The Tale Of A Random Fan

This is a guest piece written by Norwegian Bayern fan Andreas Haugaard (follow on Twitter). If you’d like to see one of your texts published on Red Robbery, whether it’s a personal story like this one or a piece about your favorite player/match or whatever (just keep it Bayern-related), just contact me. Decent and interesting articles will be shared.

The tale of a random fan

I discovered football as a concept during the 1990 World Cup. And following Germany’s WC win that summer, our family went to Germany for the holidays.

For some reason we decided that the goal of this particular trip was to be the southern of Germany and Munich. It was only to be a short one day stop, but Munich was the goal of the trip. On our numerous trips to Germany when I was a kid (my father is half German, but does not have the slightest interest in football) we had never been as south as this. And for everybody but me, the eight hour stay in Munich would very much be a one off visit.

I remember it clearly. After walking up and down the main street of Munich for several hours, I begged my mother to stop in front of würst kiosk. I don’t really know why, but I insisted on buying a postcard and a scarf: A Bayern Munich postcard and a Bayern Munich scarf to be precise. This would turn out to be one of the most defining single actions my life. I really think the team chose me. It could be no other team from there on and in.

And ever since I have been the most loyal Bayern supporter imaginable. There has been no peer pressure, no friends cheering (nor grieving) with me or nobody the slightest interested in Bayern Munich and the Bundesliga as a whole. I have been completely on my own for the bigger parts of my now 20 years as a Bayern devotee. Bundesliga was sporadically aired on minor TV networks during my early childhood and adolescence, but never for a long period of time. The slots have always been canceled due to low ratings and the broadcasting rights to the liga has been a constant limbo. For many years of my fan dome, the only input on what was going on with my team was through the results recap in the Sunday newspaper and the kicker magazines I bought when I was on holiday with my parents in Germany once a year till I was about 18 years old.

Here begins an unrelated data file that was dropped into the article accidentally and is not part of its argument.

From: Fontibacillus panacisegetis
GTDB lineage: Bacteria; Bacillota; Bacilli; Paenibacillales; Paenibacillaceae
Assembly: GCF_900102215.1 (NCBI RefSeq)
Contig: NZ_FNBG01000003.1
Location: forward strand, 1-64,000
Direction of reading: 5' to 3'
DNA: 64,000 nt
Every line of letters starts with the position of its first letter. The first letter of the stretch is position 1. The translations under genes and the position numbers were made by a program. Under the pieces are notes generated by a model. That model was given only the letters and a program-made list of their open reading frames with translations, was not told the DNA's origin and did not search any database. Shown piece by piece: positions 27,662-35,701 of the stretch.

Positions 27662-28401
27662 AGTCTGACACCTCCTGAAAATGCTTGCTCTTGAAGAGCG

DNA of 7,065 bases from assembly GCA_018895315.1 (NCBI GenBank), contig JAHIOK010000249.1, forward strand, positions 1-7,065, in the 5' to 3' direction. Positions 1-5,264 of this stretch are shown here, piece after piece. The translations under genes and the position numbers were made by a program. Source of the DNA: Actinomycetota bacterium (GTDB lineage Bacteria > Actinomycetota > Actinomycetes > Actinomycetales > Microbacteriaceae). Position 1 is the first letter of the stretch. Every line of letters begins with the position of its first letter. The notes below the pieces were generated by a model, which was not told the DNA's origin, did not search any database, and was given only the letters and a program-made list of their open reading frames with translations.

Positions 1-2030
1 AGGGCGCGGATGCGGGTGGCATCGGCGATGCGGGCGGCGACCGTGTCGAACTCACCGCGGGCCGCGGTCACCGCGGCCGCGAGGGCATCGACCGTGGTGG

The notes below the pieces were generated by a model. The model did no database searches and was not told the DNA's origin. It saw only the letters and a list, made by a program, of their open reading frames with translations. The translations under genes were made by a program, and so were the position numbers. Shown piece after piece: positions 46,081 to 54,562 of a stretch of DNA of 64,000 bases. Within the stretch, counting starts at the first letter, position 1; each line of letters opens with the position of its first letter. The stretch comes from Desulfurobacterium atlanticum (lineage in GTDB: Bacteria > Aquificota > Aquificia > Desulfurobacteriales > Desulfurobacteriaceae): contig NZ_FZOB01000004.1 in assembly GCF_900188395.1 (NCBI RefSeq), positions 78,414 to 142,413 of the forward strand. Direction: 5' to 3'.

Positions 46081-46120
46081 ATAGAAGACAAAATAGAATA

I never talked to anyone about Bayern. I just cheered in silence. Bayern was my team and with the other kids raving about Manchester United and Liverpool, I had very little to contribute to the conversation. The only way Bayern ever were written or talked about in the Norwegian media, was after the devastating 99 CL loss or as a bulletin news during the FC Hollywood period. Thomas Helmer, Alexander Zicker, Mehmet Scholl, Michael Tarnat, Lothar Matthäus, Jürgen Klinsmann, Elber, Stefan Effenberg, Carsten Jancker, Willy Sagnol,  Bixente Lizarazu  and so on. Huge heroes to me, hardy names at all for anybody else.

It wasn’t before Facebook came in to my life that I discovered that there were other English speaking Bayern fans around, and as it would turn out, shockingly enough, even a small party of Norwegian fans. Fans I now meet up with regularly to see matches and support the greatest football team in the world (and of course scream insults at Christian Nerlinger!)

The point of this little story of a random fan? Well, just that a Bayern fan who’s not German is something quite out of the ordinary. You don’t become a Bayern fan as a result of the other kids on your street being Bayern fans, because Bayern is always on the news buying the biggest names or any other mainstream reasons. Whenever you state that you are a fan of Bayern Munich, you get big eyes and moans like: “Why in the name of God are you a Bayern fan?”, “Aaaaah, Bayern Munich!!??” or “How is it really possible to be a Bayern fan?”. To be a Bayern fan takes determination and even hard work. Yes, Bayern Munich is a big team and we win a lot of trophies, but it’s never been easy being a fan. Not yesterday, not today and probably not tomorrow. The local TV network doesn’t show the games by default, nor do the pubs. You always have to go the extra mile to see the team live and to meet other fans. It doesn’t just fall into your lap.